Nebraskans React as Taliban Regain Control of Afghanistan
By Jack Williams , Managing Editor and Reporter Nebraska Public Media News
Aug. 16, 2021, 4 p.m. ·
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The lightning-fast fall of Afghanistan back to Taliban control that culminated with the fall of Kabul over the weekend has come as a shock to Nebraskans who have spent time there. They say the future of the country is murky and there are questions about how the U.S. let it happen.
Nebraska Senator Tom Brewer spent six tours in Afghanistan with the U.S. Army and was wounded in several different attacks. He said the speed at which the Taliban have taken over is surprising, but he’s optimistic that the U.S. presence did so some good over the past 20 years.
“We hope that we planted a lot of seeds in the minds of people about what freedom is like and that maybe down the road there will be a groundswell of folks wanting to go back to the way things were when the Americans were there,” Brewer said.
Tom Gouttierre has also spent a considerable amount of time in Afghanistan starting in 1965 and is the former head of the University of Nebraska at Omaha’s Center for Afghanistan Studies. He said without U.S. support, members of the Afghan army had to think about their families as Taliban forces advanced.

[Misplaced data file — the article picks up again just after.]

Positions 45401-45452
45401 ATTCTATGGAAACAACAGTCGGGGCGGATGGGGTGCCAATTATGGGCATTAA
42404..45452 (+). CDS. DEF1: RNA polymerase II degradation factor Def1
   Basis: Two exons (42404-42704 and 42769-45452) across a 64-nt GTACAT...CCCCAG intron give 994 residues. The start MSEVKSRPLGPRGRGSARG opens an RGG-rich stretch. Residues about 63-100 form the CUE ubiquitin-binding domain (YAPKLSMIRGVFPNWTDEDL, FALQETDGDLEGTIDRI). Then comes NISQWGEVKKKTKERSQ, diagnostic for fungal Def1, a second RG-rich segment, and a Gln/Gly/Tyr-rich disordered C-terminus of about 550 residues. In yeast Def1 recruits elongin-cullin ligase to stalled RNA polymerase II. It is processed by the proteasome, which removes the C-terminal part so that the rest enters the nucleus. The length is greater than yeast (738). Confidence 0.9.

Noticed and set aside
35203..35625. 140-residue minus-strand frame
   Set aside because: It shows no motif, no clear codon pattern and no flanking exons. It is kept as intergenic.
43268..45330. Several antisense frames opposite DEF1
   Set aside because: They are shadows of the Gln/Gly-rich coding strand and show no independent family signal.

“Their morale and their commitment fell because the first thing they’re thinking about now is to protect their family from retribution and they made the choices they had to make with those thoughts in mind,” Gouttierre said.
He fears for many of the people in the country who may not have much of a future.
“I’m really concerned, particularly for those people who worked with us, and then also of course for the women, the girls, what kind of future they may have in a country where the philosophy is more akin to Al Qaeda and ISIS than it is to anything that we would have hoped for,” Gouttierre said.
Nebraska’s congressional delegation has also weighed-in on the latest developments, including Senator’s Ben Sasse and Deb Fischer and Representatives Jeff Fortenbury and Don Bacon, who have all been critical of the U.S. decision to pull out of Afghanistan so quickly.
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